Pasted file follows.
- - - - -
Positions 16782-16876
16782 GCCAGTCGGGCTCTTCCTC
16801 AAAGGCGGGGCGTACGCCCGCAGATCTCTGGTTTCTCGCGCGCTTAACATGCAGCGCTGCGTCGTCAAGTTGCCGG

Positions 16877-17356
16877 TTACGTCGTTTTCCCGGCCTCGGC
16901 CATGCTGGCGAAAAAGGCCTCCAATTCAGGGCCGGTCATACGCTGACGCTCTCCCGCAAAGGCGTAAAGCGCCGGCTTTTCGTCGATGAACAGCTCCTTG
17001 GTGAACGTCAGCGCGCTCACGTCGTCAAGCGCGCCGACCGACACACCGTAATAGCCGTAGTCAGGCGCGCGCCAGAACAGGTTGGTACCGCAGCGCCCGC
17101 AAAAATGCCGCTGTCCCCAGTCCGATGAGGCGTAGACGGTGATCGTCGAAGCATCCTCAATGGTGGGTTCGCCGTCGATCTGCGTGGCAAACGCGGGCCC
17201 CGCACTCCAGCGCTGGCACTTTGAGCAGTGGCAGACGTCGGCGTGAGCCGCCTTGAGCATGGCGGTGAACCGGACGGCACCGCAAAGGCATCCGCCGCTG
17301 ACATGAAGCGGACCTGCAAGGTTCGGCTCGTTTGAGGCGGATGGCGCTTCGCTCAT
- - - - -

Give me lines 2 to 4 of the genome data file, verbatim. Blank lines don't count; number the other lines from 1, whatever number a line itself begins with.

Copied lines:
16782 GCCAGTCGGGCTCTTCCTC
16801 AAAGGCGGGGCGTACGCCCGCAGATCTCTGGTTTCTCGCGCGCTTAACATGCAGCGCTGCGTCGTCAAGTTGCCGG

Positions 16877-17356